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Nitric Oxide Generating Polymeric Coatings for Subcutaneous Glucose Sensors

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Annual rept. 15 Sep 2005-14 Sep 2006

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Heretofore, efforts to develop implantable chemical sensors for real-time clinical monitoring of glucose subcutaneously SQ in diabetic patients have been stymied by the unreliable analytical results owing largely to biocompatibility problems induced by sensor implantation e.g., inflammatoryforeign body response. The goal of this research program is to explore and optimize the chemistries required to fabricate implantable amperometric glucose sensors with outer polymeric coatings that slowly generate low levels of nitric oxide NO. The local generation of NO has been shown to enhance the biocompatibility of the implanted sensors by decreasing the inflammatory response. The focus of this research has been to develop new polymeric coatings biomedical hydrogels and polyurethanes that possess immobilized copper ion sites that will serve as catalytic surfaces for in situ conversion of endogenous nitrosothiol species RSNO e.g., nitrosoglutathione, nitrosocysteine, etc. to NO, thereby providing a local sustained generation of NO species at the surface of the implanted sensors. Preliminary experiments indicate RSNO levels within the SQ fluid of rats are sufficiently generate local NO to reduce the inflammatory response at the implantation site, using test devices coated with polymers containing immobilized copper ion sites. Finally, functional needle type SQ glucose sensors were prepared to demonstrate appropriate analytical performance for glucose measurements. These sensors will provide the basis of assessing if NO generation chemistries are compatible with glucose sensing chemistry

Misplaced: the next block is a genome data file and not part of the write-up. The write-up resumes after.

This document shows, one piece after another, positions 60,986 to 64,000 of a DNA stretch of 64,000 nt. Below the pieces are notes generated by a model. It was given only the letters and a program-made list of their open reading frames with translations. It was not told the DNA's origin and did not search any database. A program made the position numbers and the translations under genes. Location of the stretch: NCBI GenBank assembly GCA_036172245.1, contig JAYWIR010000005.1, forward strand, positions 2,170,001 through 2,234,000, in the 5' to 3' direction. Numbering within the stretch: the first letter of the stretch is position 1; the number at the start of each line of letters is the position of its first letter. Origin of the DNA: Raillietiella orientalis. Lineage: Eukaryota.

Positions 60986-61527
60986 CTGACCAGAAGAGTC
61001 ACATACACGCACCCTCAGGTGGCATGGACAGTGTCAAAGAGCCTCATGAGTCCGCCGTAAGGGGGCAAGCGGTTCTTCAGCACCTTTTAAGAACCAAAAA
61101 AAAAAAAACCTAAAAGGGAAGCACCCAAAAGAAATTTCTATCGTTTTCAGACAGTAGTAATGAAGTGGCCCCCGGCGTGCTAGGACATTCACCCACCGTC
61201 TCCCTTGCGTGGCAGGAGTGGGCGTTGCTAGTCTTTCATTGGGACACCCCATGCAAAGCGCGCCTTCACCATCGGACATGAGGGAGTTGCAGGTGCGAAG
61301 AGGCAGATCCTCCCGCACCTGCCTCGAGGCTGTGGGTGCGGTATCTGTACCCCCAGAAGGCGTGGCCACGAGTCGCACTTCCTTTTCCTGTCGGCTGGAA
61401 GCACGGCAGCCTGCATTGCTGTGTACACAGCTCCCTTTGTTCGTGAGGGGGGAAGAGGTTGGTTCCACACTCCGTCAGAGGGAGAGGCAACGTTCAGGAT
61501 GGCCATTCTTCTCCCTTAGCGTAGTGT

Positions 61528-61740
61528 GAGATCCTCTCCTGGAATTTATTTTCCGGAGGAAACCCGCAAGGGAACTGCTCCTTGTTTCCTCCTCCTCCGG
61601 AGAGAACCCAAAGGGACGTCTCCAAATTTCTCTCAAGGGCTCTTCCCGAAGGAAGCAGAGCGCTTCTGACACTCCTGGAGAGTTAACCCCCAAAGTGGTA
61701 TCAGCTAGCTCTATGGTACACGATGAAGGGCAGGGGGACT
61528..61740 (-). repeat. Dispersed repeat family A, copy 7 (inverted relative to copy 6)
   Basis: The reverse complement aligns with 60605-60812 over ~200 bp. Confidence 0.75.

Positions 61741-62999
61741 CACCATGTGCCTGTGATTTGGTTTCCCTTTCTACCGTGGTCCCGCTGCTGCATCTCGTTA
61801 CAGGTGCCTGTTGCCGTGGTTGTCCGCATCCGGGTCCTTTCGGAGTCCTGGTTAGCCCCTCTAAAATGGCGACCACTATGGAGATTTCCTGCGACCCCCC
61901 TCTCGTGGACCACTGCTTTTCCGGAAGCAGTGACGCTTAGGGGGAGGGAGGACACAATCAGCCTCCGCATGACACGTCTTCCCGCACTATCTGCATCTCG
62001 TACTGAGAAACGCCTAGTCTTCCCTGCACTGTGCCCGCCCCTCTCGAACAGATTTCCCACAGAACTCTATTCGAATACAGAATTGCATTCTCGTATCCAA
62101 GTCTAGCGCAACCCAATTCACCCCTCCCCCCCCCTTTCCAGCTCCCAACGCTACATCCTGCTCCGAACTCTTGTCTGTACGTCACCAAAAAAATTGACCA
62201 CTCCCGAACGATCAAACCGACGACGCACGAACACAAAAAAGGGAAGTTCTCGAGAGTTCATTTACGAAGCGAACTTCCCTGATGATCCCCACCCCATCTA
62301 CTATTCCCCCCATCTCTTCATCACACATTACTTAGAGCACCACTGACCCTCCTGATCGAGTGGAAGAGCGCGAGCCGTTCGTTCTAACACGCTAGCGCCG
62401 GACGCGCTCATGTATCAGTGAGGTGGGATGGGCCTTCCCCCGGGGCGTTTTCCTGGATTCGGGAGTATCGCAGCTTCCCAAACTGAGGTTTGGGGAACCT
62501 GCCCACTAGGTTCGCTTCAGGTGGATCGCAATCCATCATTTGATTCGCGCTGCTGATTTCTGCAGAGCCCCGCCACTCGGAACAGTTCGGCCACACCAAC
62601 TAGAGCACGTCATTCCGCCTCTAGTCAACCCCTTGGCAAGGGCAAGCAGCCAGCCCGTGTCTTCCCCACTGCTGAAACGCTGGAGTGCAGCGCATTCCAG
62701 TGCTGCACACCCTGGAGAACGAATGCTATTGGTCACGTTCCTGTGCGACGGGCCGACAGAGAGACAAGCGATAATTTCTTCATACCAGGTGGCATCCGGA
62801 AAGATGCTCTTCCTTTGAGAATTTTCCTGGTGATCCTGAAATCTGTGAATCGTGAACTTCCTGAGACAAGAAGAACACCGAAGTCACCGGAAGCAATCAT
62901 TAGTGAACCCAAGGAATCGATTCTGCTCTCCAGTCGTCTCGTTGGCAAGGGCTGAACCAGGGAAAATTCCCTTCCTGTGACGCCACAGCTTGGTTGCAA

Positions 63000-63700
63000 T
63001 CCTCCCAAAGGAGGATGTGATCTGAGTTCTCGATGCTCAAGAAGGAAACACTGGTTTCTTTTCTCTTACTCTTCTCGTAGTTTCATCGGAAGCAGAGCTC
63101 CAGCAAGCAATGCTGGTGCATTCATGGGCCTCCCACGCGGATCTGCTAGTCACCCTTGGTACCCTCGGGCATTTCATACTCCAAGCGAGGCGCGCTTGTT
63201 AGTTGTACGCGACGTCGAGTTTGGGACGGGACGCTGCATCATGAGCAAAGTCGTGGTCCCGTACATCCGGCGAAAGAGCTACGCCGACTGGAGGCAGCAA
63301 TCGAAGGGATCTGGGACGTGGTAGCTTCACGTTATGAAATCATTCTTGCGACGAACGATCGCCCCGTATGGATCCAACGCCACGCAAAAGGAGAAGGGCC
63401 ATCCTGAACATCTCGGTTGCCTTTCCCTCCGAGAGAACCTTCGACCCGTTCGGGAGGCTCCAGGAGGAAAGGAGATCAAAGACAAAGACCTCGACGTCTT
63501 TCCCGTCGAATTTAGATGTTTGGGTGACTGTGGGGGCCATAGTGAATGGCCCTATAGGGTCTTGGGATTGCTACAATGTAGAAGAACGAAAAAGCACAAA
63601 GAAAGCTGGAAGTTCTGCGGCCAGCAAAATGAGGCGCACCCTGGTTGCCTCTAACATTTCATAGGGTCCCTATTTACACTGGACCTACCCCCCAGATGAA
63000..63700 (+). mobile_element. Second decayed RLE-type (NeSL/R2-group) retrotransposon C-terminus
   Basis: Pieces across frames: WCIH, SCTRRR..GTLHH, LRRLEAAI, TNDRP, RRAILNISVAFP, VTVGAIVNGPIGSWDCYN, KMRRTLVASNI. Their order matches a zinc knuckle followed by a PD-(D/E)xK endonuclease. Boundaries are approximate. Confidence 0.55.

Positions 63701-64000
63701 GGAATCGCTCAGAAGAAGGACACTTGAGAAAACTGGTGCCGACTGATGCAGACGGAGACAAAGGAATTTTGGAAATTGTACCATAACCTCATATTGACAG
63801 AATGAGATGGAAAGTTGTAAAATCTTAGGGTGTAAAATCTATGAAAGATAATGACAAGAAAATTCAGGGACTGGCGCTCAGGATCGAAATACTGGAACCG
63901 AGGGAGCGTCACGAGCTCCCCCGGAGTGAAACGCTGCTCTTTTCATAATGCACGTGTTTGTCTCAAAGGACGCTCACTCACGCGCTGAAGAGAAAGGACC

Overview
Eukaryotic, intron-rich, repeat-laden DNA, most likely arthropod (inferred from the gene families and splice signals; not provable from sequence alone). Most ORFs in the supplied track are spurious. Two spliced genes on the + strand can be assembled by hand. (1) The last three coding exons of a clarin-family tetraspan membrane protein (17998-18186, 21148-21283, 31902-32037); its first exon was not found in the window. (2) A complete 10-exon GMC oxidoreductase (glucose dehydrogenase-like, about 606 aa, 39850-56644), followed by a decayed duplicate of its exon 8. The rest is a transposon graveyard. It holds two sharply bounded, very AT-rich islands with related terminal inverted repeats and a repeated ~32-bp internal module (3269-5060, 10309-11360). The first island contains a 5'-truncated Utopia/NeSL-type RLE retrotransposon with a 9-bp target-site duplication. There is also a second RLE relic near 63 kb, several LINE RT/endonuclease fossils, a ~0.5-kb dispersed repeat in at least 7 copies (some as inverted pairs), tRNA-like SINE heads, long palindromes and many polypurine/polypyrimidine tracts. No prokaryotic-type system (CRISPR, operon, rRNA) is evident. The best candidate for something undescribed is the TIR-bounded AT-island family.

Subject Categories:

  • Biochemistry
  • Medicine and Medical Research
  • Miscellaneous Detection and Detectors

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